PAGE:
The Martin 0-16NY was made from 1961 until at least 1992 and in that time 6,138 were made. Being a Size 0 it is 13.5” in body width, has a Sitka spruce top and mahogany sides and back, a Brazilian rosewood headstock overlay,brazilian fingerboard and rectangular pin bridge. It is a slothead with a 1 7/8” nut width and a 2 ¼” string spacing at the bridge. The unbound rosewood fingerboard has no markers on the front surface but 7 white dotmarkers on the bass side. The top is bound with tortoise shell color celluloid, the back is unbound; the top also has black-white four ply purfling around its perimeter. The nut on this guitar is quite white and probably replaced, the side mounted tuners are filigree etched with crème buttons and appear original; the bridge saddle is set rather low but the action, with silk and steel strings is comfortable. The guitar shows light normal signs of use.Comes with a modern Martin C 630 case.


There is an excellent discussion of the 0-16NY available at “The Unique Guitar Blog: In 2004 the C F Martin Guitar Company came out with a model guitar that was loosely based on the 0-16NY that Jethro Tull’s Ian Anderson purchased back in 1972. However the Martin reissue wasn’t of the 0-16NY, exactly. It was a rosewood guitar called 0-28 that (coincidentally) came standard from the factory with a pickup. That model had a Martin MAP of $4339 and this guitar is less than half of that. Besides, Anderson used the 0-16NY in Jethro Tull, not an 0-28. This is an enormously likeable instrument with a memorable and illustrious sound that, when you hear it, you will no doubt remember with aching fondness.

The Martin 0-16NY

1961 was the year that could be written upside-down and it would still be the same. This was the year that ushered in a new page in American music history called The Folk Era.

Driven by a handful of people that gathered in some Greenwich Village Clubs or on Washington Square carrying old acoustic guitars, banjos and bass fiddles, they interrupted Rock music briefly with strains of Kumbaya and Tom Dooley.

Seriously, there were some excellent musicians from those days that changed music and the world as we knew it. Guitar manufacturers jumped at the chance to produce instruments that would appeal to these folksie folk song types. C.F. Martin was no exception.

Martin 0-21 NY and 0-16 NY

This same year two new Martins were introduced; The O-16NY and the 00-21. These guitars hold the distinction of being the first vintage re-issues of a guitar. By 1961 the popular Martins were series D guitars.

Perhaps Joan Baez’ and Joni Collins’ preference for small bodied Martin 12 fret instruments that caught the eye of Martin designers that served as a basis for the 0-16NY. This guitar was different from other Martins of the day. It was designed for finger picking and it was designed to have the appearance of a pre-war 1898 Martin, which incidently were built in New York.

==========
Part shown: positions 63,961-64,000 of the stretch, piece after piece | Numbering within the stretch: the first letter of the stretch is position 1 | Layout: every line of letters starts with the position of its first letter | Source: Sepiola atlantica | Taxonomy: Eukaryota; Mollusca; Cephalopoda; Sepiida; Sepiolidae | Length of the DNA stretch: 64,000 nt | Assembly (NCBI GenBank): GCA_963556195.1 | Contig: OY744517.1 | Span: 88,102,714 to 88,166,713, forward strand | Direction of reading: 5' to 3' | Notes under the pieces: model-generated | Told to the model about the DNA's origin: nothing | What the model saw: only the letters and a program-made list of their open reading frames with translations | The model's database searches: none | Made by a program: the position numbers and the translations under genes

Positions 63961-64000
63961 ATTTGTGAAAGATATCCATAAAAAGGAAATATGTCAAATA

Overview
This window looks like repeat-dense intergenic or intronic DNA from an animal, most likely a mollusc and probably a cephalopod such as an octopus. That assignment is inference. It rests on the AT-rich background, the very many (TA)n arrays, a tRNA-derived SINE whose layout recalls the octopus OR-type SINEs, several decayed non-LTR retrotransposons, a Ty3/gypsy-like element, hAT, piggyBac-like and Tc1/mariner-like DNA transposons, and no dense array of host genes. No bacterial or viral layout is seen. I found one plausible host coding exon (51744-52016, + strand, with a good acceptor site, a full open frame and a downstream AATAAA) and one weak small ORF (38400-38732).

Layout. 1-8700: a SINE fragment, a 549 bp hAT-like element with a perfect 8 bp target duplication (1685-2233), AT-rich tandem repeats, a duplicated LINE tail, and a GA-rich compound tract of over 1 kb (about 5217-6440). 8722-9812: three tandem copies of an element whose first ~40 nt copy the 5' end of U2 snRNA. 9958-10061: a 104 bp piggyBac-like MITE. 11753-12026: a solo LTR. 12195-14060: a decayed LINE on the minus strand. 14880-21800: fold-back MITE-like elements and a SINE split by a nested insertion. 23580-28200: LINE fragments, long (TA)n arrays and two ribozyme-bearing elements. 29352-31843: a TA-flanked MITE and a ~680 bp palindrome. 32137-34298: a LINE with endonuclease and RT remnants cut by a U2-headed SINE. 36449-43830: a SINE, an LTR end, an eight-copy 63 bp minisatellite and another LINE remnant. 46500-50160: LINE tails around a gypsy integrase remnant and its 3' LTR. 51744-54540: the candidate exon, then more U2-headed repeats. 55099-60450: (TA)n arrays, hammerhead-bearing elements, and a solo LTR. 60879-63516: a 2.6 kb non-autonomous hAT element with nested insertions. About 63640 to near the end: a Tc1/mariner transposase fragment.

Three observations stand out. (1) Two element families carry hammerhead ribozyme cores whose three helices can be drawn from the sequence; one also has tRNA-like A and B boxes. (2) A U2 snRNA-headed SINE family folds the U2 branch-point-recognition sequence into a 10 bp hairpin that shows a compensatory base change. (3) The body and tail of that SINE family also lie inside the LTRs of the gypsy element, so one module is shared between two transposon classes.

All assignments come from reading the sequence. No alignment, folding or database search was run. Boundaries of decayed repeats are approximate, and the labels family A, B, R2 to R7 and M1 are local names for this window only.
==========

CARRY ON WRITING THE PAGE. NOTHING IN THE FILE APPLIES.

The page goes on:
There was nothing fancy about this guitar. This is noted by the designation “16”. The body had a satin finish with no pickguard. The top was solid sitka spruce. The back and sides were solid mahogany. The bridge was a straight piece of rosewood. The mahogany neck bore a Brazilian rosewood fingerboard and had very small side markers, but none on the front of the fingerboard. There was one large ring enclosed in two small rings around the soundhold. The perimeter of the top was bound with tortoise shell binding material.

There was no binding on the back or binding material separating the book matched back. The mahogany neck was wider than a size D Martin. The nut was 1 7/8th and nearly as wide as a classic guitar. The scale was 24.9″. The headstock was slotted and the overlay was Brazilian rosewood.

The tuners were open with plastic buttons, although some models made toward the end of the run, had solid head stocks. The neck had no volute. The top of the body was braced very lightly with an X bracing and only one tone bar.

These guitars were advertised as being able to handle steel or nylon strings. Most owners string them with very light guage steel string. But after returning my 0-16NY to the factory twice I was told by a Martin representative, this guitar was very lightly braced and actually designed to use silk and steel strings. Remember, these guitars did not have a truss rod. The 0-16NY was manufactured up through the early 1990’s.

I have a Martin cataloge that shows the last 0-16NY and by that time the slot head was gone.

Here is a 1992 Martin 0-16NY. Look closely at the wonderful straight grain in the wood. It is a beautiful instrument.